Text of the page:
Evenly Spacing Increases and Decreases (Plus a Free Hat Pattern!)
|The Slouch Hat by Simona Merchant-Dest|
If someone asked me to name my favorite knitted accessory, I'd be hard-pressed to choose. Some days I'd say scarves, some days I'd say mittens. Today, it's hats, because I have a fabulous hat pattern for you, by one of the authors of The Art of Seamless Knitting, Simona Merchant-Dest.
The Slouch Hat is a Fair Isle stunner. The thing I love most about it is the choice of colors. They're jewel-box tones that go together perfectly, with just the right amount of contrast to make the diamond pattern show up beautifully.
Knitted hats are good summer knits—there's no heavy wool sweater or blanket sitting in your lap as you knit! And this one is knit from a cotton-wool blend, so the yarn won't be too warm as it glides through your hands onto your needles.
Making this hat is a lesson in knitting techniques, too! You'll learn how to work a Fair Isle pattern seamlessly without a visible jog. Simona also tells you how to space increases and decreases evenly, which is something that all knitters need to know!
Spacing Increases and Decreases Evenly Across a Row or Round
To determine how to evenly space increases or decreases, divide the number of stitches on your needle by the number of stitches that you want to increase or decrease.
For example, if you have 115 stitches and you need to increase 8 stitches, you'd divide 115 by 8: 115 stitches ÷ 8 stitches to increase = 14.375 stitches In other words, you'll want to increase every 14.375 stitches for an even distribution of the increases. It's not possible to increase within partial stitches, but this number tells you that you'll place most of the increases every 14 stitches and increase every 15 stitches a couple of times. The difference between working some increases at 14-stitch intervals and a few at 15-stitch intervals is unlikely to be noticeable in the garment.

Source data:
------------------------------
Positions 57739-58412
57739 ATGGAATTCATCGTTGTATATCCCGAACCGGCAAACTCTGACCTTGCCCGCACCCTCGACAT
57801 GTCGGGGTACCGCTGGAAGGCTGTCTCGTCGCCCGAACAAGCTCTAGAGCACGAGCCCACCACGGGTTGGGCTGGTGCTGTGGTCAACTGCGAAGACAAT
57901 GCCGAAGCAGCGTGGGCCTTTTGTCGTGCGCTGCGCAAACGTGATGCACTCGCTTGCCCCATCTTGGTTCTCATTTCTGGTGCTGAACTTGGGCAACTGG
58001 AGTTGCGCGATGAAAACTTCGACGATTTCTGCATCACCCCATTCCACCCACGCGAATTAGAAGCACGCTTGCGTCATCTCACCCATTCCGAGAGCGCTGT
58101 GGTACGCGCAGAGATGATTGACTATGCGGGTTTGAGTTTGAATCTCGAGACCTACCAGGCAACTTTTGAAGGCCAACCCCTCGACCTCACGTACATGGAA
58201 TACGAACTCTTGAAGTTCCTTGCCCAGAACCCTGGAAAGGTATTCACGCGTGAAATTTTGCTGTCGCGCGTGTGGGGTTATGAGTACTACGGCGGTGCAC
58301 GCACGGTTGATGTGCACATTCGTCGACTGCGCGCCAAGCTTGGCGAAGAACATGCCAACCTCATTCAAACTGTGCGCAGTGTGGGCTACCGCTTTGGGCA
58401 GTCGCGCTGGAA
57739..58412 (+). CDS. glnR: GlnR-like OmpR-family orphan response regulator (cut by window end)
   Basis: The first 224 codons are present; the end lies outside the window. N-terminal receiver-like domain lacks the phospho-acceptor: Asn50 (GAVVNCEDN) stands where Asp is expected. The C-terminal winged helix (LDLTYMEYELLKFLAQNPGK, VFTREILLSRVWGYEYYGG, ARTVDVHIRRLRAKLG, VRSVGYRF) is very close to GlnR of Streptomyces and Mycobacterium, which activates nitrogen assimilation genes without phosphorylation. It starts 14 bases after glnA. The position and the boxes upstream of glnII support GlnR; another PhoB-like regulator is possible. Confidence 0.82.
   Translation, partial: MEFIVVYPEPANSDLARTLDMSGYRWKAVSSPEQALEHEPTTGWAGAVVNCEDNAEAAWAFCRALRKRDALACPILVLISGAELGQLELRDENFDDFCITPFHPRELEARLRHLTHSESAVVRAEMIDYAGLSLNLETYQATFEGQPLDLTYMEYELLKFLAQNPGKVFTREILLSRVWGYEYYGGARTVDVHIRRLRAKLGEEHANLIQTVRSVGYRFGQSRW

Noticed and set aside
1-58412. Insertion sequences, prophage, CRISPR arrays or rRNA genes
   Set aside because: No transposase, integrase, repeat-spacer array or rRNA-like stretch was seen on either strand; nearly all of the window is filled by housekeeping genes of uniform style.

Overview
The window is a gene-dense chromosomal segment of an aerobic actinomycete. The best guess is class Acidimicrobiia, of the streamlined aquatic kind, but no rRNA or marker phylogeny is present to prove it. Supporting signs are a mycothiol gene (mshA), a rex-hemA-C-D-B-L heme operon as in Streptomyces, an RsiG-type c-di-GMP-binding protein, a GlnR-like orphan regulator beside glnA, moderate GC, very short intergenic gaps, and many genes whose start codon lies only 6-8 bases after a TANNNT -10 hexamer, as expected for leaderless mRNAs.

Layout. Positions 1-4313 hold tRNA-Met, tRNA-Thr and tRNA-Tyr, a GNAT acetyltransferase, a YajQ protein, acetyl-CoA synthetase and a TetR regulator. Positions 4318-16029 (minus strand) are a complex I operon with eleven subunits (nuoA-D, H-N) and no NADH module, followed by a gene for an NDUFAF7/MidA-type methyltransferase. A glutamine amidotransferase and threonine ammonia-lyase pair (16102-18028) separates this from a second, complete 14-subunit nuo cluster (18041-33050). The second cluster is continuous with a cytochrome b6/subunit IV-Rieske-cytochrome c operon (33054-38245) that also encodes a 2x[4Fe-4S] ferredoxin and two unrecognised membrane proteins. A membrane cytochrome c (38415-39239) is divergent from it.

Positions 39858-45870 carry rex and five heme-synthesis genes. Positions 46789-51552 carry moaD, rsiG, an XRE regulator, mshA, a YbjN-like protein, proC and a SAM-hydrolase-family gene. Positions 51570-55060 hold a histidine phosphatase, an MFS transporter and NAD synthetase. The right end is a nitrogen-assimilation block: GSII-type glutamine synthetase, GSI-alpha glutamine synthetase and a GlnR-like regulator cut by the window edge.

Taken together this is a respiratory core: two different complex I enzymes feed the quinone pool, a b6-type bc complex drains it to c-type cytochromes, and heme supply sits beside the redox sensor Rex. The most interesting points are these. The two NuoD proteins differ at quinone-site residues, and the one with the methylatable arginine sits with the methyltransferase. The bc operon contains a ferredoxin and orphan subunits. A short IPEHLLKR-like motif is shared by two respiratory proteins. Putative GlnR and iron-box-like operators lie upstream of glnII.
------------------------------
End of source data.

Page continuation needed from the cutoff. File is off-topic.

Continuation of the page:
If you are working in rows, you'll want to position the first and last increases (or decreases) at least one stitch in from the selvedge. To prevent the last increase being made in the selvedge stitch, divide the first 14-stitch interval in half, working the first increase after just 7 stitches so that the last increase will be worked 7 stitches in from the end of the row.
|The Slouch Hat, from the top|
Depending on the type of increase you use, you'll either increase in the 14th stitch or after the 14th stitch. For example, knitting in the front and back of a stitch (k1f&b) requires one stitch to be involved in the increase and you'd work the increase in the 14th stitch; making a yarnover or working into the horizontal strand between two stitches (as in a raised make-one increase), doesn't involve any of the existing stitches and you'd work the increases after the 14th stitch.
When working decreases, remember that two stitches are required to work a decrease (k2tog or ssk, for example). This means that you would work 12 stitches, then work the 13th and 14th stitches together to end up with one stitch decreased in 14 stitches.
—From The Art of Seamless Knitting by Faina Goberstein and Simona Merchant-Dest